TOKYO -- Japanese companies with resource and raw materials businesses are seeing varying degrees of earnings recovery based on supply conditions, rather than Chinese demand, which once held huge sway over the market.
Coking coal market conditions -- like the prospect of how long supplies will stay held back -- have become a hot topic among resource industry insiders lately. Production disruptions at major Australian mines in July and September have doubled the price of the steelmaking component from Down Under in just three months, from less than $100 a ton to over $200 in September.
This provides a powerful tailwind for Mitsubishi Corp. The general trading titan will get a net profit boost of around 80 billion yen ($760 million) from the rise in coking coal prices in the current year through March, according to Goldman Sachs Japan.
Mitsubishi said at the start of fiscal 2016 that its metals business, including coking coal, would break even on a net basis. But profit is certain to rise.
Zinc is another resource whose price has risen due to supply concerns. Closures of large mines have led to a 30% or so jump in international prices of zinc in the half year through the end of September. Leading zinc smelter Dowa Holdings upgraded its net profit estimate for the April-September half on Oct. 14.
Oil exploration company Inpex is riding the recovery in crude oil prices. The late September agreement by OPEC to lower output sent benchmark crude prices above $50 a barrel at one point. For each $1 per barrel rise in crude, Inpex's annual net profit gets a 2.9 billion yen boost. So earnings hopes are growing in the stock market.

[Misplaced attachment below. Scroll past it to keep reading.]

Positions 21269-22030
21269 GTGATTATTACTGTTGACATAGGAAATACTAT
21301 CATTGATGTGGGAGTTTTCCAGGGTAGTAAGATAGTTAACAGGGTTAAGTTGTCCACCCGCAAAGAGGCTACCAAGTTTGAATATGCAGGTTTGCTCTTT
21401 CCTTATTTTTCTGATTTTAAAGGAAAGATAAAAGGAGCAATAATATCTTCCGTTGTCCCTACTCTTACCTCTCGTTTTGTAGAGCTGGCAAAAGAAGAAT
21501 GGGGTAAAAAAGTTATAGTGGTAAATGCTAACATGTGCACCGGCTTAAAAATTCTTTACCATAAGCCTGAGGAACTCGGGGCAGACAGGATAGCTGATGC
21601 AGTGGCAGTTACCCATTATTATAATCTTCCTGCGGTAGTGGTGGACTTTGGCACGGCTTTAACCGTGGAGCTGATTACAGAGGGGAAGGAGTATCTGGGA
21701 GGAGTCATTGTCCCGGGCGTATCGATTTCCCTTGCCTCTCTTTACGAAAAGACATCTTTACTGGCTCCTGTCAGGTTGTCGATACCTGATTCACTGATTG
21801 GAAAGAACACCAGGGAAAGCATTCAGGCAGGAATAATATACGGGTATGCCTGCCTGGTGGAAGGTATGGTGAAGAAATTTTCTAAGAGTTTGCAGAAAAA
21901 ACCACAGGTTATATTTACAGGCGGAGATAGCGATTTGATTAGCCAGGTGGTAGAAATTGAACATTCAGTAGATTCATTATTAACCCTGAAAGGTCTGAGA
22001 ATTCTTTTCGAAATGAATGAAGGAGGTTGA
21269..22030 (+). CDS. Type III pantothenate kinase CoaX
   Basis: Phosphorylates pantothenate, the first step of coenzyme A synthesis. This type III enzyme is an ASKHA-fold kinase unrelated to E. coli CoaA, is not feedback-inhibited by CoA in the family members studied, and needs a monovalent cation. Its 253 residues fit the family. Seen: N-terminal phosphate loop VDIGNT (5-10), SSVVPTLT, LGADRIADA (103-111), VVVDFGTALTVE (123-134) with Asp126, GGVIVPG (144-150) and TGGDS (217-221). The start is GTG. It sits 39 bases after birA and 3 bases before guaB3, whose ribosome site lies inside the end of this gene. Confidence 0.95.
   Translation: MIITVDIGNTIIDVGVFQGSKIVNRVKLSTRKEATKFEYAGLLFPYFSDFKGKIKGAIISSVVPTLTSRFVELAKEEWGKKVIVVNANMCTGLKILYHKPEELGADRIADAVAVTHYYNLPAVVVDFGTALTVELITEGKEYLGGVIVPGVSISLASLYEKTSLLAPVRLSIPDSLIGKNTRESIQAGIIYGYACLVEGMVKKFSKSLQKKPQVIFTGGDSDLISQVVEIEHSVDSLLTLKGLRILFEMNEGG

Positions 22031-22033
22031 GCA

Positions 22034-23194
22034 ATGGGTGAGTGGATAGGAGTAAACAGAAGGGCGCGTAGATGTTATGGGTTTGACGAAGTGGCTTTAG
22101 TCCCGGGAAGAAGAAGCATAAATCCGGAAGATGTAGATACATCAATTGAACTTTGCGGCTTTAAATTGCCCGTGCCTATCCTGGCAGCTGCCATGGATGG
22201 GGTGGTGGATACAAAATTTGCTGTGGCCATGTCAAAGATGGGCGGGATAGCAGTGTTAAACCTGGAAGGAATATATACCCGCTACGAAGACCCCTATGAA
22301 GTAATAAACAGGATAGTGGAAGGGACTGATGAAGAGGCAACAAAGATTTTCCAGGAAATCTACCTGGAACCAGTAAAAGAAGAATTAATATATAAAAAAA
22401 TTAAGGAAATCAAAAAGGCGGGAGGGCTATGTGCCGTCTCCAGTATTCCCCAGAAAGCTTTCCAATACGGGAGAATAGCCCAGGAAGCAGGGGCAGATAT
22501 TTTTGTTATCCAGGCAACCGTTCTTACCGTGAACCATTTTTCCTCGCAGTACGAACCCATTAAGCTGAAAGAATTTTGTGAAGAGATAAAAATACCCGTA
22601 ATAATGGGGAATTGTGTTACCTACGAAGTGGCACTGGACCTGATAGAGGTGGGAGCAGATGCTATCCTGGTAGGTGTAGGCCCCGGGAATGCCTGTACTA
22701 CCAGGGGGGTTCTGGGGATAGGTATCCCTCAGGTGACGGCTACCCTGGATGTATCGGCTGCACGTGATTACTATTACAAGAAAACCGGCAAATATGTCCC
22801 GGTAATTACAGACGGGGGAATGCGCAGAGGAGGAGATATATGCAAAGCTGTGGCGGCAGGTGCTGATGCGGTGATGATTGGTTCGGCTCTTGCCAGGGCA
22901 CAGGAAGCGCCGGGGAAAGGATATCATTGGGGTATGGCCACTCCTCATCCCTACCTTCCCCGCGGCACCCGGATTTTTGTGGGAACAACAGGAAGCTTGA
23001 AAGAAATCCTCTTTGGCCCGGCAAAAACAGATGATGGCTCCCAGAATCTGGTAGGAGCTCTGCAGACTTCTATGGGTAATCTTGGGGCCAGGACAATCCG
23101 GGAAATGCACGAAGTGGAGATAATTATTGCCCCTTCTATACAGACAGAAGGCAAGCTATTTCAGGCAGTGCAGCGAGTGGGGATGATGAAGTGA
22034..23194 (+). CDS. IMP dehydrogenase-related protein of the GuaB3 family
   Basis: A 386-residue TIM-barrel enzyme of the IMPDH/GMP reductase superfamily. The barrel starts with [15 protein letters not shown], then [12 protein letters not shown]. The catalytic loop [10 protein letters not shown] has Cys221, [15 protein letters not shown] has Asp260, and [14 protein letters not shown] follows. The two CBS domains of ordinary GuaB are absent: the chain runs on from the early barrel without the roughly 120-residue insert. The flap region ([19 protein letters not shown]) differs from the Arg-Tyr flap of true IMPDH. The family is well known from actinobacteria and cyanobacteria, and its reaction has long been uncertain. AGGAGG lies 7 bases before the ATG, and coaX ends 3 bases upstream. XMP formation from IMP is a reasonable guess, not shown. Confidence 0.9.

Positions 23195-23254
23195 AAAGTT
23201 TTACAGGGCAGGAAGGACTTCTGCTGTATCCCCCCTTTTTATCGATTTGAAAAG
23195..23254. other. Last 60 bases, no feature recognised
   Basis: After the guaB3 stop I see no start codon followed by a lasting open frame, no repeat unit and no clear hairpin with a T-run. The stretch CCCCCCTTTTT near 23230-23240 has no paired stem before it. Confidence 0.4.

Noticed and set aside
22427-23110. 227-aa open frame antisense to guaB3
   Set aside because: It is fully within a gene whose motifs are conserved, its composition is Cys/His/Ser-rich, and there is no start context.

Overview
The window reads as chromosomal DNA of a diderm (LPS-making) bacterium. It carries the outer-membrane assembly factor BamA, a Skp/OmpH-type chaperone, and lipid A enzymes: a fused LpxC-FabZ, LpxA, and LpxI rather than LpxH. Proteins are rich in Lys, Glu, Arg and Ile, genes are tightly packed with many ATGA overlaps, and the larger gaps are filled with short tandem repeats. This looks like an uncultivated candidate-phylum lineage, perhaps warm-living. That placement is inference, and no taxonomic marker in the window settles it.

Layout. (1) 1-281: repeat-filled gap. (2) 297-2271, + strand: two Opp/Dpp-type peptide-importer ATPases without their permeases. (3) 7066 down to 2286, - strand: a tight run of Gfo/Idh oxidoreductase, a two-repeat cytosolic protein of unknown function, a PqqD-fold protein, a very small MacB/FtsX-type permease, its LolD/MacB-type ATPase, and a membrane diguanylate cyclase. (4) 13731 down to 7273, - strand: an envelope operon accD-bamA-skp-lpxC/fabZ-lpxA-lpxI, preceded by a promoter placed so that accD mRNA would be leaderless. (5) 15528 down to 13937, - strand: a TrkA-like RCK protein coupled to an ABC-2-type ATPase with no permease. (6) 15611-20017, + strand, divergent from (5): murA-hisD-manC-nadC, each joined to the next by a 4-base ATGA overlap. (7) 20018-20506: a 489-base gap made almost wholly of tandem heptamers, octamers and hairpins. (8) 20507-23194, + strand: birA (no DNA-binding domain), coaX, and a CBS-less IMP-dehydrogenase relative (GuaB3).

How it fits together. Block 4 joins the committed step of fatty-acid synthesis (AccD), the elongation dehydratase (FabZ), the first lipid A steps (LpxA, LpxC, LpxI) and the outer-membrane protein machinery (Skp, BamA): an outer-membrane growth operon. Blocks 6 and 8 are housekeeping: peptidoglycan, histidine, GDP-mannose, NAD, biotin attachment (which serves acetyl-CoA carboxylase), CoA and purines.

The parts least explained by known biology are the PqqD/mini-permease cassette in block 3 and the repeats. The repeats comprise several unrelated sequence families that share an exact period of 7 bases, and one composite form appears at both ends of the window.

Chinese demand has been a dominant factor in resource prices for some time. During the 2000s, the country's sharp economic growth markedly underpinned resource prices. And last year, a slowdown in the Chinese economy dealt a blow to the earnings of trading, oil, nonferrous metal and steel companies.
But gone are the days when China's demand swayed the earnings of the entire resource sector. "News on the supply side of the market now has a sizable impact," says Naohiro Niimura of Market Risk Advisory.
Since China has become such a huge supplier of steel, Japan's Nippon Steel & Sumitomo Metal has found itself in a vulnerable position due to a China-induced glut. Progress in weeding out loss-making "zombie" producers has been slow. And lower prices of iron ore -- which is used in steelmaking -- make it difficult to raise prices of automotive steel and other products.
Copper is another resource experiencing a supply glut. And with prices expected to decline further, Sumitomo Metal Mining's profit is expected to take a hit.
"No one expects China to return to its form from the mid-2000s," when the country accounted for roughly half of global resource demand, says Xiao Minjie, a senior economist at SMBC Nikko Securities. The business landscape has changed. Corporate managers' ability to draw up successful strategies in the new environment will be put to the test.